4/5 Stars

Review: American Graffiti (1973)

e38f5-americang3 The year was 1962. Cars were cool, the music was hopping, and teens were young and in love. It’s a simpler world, but it is not a world without your typical worries, especially since high school is over and college is just around the corner for some.

Curt (Richard Dreyfuss) is destined for college with a big scholarship under his belt, but he is still not convinced it’s the right fit for him.

Steve (Ron Howard) is also college bound, but he finds himself spending his last night patching things up with his girlfriend, Curt’s sister Laurie (Cindy Williams).

Their friend Toad (Charles Martin Smith) has the night of his life with Debbie (Candy Clark), leaving his puny Vespa behind after Steve’s loans his ride to the lovable geek.

Cool king of the strip John Milner (Paul Le Mat) gains an annoying co-passenger and winds up having an unorthodox but memorable night all the same.

It would be a pleasure to dive further and further into each arc, but it seems wholly unnecessary. The joy of American Graffiti is the ride it takes you on. The differing perspectives, varying experiences, and ultimately, a full realization of a certain time and place. True, I was never around in 1962, but it feels like I was. Some of Buddy Holly’s thunder has been stolen by the Beach Boys. JD (James Dean) is boss and Ozzie and Harriet can be seen on the picture tube. It goes without saying that the hottest pastimes are cruising and necking.

Understandably, George Lucas pulled from his own past love of cars and music to transport us back in time. That would have been impossible without the music that acts as the ultimate jukebox and it is pervasive wherever the night takes us. With that nostalgia comes Wolfman Jack who highlights the lightness of the age while also making a more somber cameo which contrasts with the image that he created on the radio waves.

This is a story about young adolescents, and it certainly is a comedy as life is often a comedy. There are memorable moments, fights, and times where we just need to puke. Through it all we learn a little about ourselves and those around us. Dreams can be made and re-imagined as they were for Steve and Curt. However, when it all comes down to it, each one of us has our own path we must carve an existence out of. For each individual it looked a little different. However, one of the reasons I always come back to American Graffiti is the timelessness or rather the way it so wonderfully freezes time. I feel like I’m there in the moment with these characters. I laugh, cheer, and empathize with them. Perhaps the time and place of their world differs from mine, but their worries and aspirations are universal.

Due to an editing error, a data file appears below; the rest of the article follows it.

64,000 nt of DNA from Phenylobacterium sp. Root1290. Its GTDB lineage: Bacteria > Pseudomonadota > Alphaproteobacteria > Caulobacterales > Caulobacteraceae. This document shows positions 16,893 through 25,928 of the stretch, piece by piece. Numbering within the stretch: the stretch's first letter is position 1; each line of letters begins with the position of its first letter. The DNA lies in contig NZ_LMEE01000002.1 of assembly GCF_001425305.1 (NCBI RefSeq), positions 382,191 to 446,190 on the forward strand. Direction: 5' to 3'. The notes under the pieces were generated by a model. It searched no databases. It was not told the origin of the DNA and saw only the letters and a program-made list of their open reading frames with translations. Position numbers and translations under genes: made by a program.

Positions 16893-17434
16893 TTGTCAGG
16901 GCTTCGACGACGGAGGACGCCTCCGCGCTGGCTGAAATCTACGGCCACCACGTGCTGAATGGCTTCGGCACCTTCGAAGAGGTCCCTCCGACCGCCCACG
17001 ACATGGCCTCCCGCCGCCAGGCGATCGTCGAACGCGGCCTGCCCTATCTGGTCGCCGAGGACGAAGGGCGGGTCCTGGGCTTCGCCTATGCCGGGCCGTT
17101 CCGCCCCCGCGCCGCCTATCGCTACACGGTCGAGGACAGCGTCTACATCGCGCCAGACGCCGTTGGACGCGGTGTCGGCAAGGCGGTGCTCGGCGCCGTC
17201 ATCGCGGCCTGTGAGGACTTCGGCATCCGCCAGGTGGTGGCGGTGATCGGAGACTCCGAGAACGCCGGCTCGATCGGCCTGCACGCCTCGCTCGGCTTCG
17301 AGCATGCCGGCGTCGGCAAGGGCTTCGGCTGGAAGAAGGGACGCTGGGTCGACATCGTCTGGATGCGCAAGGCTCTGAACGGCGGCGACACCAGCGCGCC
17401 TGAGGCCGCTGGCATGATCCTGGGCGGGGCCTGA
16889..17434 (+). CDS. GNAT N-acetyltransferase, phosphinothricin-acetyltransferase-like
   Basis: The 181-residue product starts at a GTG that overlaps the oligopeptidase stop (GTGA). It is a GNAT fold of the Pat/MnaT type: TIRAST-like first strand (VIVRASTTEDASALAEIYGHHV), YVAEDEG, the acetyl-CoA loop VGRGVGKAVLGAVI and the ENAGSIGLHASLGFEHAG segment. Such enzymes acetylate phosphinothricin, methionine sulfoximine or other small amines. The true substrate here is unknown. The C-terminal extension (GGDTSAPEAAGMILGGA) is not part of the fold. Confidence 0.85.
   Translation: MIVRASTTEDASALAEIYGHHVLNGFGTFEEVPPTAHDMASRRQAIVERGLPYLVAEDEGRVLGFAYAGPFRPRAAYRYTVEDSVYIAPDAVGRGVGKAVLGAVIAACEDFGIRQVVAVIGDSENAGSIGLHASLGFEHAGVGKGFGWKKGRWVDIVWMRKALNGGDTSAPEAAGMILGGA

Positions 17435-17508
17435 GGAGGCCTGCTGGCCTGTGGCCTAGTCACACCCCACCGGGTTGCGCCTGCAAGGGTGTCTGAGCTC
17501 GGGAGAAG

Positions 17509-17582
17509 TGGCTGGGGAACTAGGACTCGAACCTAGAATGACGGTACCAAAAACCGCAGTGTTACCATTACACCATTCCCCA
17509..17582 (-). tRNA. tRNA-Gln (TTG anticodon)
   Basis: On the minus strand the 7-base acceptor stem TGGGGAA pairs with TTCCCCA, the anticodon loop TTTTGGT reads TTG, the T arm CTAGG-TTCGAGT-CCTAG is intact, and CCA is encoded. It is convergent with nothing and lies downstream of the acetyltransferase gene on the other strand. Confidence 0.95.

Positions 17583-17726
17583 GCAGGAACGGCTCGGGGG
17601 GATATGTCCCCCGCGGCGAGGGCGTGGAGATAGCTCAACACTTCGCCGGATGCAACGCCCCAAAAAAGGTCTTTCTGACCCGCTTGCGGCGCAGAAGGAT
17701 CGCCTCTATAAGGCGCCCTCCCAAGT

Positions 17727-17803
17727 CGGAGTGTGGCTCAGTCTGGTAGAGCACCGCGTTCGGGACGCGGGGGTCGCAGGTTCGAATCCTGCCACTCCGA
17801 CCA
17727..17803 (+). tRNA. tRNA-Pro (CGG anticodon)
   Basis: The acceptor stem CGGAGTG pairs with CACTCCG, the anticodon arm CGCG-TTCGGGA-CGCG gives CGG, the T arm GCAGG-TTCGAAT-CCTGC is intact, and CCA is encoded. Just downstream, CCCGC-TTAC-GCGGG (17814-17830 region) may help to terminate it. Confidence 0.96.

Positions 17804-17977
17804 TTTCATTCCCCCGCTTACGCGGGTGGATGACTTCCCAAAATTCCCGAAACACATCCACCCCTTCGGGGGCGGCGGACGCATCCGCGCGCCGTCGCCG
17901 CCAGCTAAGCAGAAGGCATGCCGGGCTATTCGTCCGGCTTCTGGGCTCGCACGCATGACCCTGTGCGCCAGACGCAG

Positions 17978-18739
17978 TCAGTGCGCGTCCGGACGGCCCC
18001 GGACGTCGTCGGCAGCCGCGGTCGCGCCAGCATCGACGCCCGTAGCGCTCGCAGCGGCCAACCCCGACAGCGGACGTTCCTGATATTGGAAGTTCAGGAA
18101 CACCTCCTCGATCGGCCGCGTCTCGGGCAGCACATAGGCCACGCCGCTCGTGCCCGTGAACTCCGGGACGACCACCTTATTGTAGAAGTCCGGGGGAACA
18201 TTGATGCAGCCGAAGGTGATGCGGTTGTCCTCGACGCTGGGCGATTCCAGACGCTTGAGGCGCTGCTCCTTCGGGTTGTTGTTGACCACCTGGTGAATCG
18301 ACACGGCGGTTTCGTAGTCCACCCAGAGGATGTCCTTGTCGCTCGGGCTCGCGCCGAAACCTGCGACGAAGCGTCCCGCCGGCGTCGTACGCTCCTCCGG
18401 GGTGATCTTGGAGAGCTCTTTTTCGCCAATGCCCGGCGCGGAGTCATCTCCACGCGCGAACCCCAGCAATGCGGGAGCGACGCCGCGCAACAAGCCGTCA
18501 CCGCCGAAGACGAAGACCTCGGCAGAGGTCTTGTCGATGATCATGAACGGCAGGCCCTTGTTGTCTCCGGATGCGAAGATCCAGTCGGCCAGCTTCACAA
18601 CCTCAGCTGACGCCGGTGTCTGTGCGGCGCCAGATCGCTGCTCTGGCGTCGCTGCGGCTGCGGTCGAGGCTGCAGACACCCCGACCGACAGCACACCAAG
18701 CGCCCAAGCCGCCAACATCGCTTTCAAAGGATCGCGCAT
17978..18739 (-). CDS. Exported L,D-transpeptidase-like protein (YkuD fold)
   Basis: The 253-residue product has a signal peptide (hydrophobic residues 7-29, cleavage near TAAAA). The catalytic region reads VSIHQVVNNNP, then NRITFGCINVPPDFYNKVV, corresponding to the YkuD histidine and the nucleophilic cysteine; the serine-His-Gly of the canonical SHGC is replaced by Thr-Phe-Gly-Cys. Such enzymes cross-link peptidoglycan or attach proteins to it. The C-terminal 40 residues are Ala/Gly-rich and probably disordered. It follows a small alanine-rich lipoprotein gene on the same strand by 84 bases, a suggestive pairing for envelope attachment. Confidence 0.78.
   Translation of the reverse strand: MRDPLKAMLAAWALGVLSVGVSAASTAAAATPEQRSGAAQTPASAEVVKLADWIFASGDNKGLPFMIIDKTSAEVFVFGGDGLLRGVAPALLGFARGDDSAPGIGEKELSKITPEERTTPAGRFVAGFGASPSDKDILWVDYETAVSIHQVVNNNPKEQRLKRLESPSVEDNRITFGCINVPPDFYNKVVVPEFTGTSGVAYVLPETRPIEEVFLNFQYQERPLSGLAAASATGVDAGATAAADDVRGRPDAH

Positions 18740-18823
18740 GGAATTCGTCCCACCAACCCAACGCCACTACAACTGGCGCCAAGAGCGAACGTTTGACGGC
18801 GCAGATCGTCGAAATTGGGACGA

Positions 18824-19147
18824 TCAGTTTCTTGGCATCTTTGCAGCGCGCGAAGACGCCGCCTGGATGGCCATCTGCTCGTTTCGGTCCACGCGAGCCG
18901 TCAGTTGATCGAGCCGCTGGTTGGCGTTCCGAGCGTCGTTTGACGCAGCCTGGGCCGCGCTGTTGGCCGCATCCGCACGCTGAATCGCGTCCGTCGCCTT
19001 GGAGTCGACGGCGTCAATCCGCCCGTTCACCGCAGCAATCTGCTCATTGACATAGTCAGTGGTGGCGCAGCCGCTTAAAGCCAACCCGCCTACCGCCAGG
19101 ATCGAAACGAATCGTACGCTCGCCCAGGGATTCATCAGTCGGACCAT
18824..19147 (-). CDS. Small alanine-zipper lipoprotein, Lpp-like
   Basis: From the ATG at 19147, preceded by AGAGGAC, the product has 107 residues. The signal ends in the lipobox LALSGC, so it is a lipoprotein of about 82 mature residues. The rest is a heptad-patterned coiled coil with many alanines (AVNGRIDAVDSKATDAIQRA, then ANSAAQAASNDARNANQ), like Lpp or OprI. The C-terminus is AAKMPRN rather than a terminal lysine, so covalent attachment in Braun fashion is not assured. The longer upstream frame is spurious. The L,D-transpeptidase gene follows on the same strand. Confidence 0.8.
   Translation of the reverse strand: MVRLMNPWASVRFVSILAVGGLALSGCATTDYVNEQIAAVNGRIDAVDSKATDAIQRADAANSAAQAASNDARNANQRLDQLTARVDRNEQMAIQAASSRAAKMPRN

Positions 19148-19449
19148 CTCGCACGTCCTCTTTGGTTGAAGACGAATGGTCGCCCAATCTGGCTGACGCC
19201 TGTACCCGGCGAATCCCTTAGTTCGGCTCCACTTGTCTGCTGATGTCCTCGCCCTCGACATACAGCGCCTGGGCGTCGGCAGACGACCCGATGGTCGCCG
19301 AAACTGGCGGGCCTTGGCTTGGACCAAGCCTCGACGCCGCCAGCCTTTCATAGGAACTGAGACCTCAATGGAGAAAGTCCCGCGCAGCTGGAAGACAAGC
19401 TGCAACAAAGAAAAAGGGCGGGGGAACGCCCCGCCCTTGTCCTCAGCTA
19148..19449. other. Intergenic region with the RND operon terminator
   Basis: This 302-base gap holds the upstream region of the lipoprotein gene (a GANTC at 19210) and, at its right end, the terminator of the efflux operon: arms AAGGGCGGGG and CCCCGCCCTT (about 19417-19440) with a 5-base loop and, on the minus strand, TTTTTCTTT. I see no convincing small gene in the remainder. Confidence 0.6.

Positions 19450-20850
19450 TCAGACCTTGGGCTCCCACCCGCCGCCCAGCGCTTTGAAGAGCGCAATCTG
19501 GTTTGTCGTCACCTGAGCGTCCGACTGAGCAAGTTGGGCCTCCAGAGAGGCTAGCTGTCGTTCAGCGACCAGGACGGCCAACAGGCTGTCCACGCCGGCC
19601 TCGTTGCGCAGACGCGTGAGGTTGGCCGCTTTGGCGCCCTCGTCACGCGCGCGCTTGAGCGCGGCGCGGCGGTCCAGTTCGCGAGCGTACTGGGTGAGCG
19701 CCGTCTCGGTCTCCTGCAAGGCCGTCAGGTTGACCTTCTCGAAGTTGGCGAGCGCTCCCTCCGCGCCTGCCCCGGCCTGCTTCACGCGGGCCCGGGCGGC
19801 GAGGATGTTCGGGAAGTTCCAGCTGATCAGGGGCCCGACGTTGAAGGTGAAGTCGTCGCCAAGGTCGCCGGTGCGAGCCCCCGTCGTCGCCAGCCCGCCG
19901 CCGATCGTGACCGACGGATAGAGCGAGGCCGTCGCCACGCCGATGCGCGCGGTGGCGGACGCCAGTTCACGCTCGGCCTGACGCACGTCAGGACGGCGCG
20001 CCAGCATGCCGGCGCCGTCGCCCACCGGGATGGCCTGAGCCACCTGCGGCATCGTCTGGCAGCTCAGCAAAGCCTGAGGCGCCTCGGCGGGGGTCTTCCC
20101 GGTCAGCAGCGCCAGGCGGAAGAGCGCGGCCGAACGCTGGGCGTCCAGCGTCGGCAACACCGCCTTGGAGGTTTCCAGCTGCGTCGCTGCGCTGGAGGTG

No one wants to fade into the past and we all are looking for our girl in the white T-Bird. Only time will tell what actually happens. We just have to live life and see what kind of ride we get taken for.

5/5 Stars

American Graffiti (1973)

Starring Ron Howard and Richard Dreyfuss with a host of others, this George Lucas directed film follows the lives of young people in California during the early 60s. It is the night before Curt and Steve are going off to college. They both want to make the most of the time left. However, Steve spends all his time trying to strengthen his relationship with his girlfriend (Cindy Williams). Curt, on the other hand, finds himself out in the town talking with girls and proving himself to a group of thugs. The rest of the film consists of the hot rodding antics of two other characters. A tough speedster (Paul Le Mat) finds himself driving around a 12-year-old girl. “Toad” the nerdy one (Charles Martin Smith), finds himself spending a wild night with a nice but peculiar girl.

With its classic music accompanied by Wolfman Jack and the vintage cars, American Graffiti is a blast of nostalgia that allows us to remember simpler times. It takes this important day in the life of these young individuals and it allows us to be a part of it. Each character has his own experiences that cause them to grow. Toad matures, Curt realizes he must experience college, Steve learns the importance of his girlfriend, and Milner realizes he really does not want to be “The King” anymore.

This film may have slower parts but that just makes it more enjoyable because then the night kicks into high gear when Toad loses the car, Milner beats up the thugs, or Curt has visions of a blonde in a T-Bird. Fittingly as he flies away to his unknown future he sees her white car cruising down the road. It was something that I had wanted to see the first time around but I had seemingly missed it. It made the ending even better.

5/5 Stars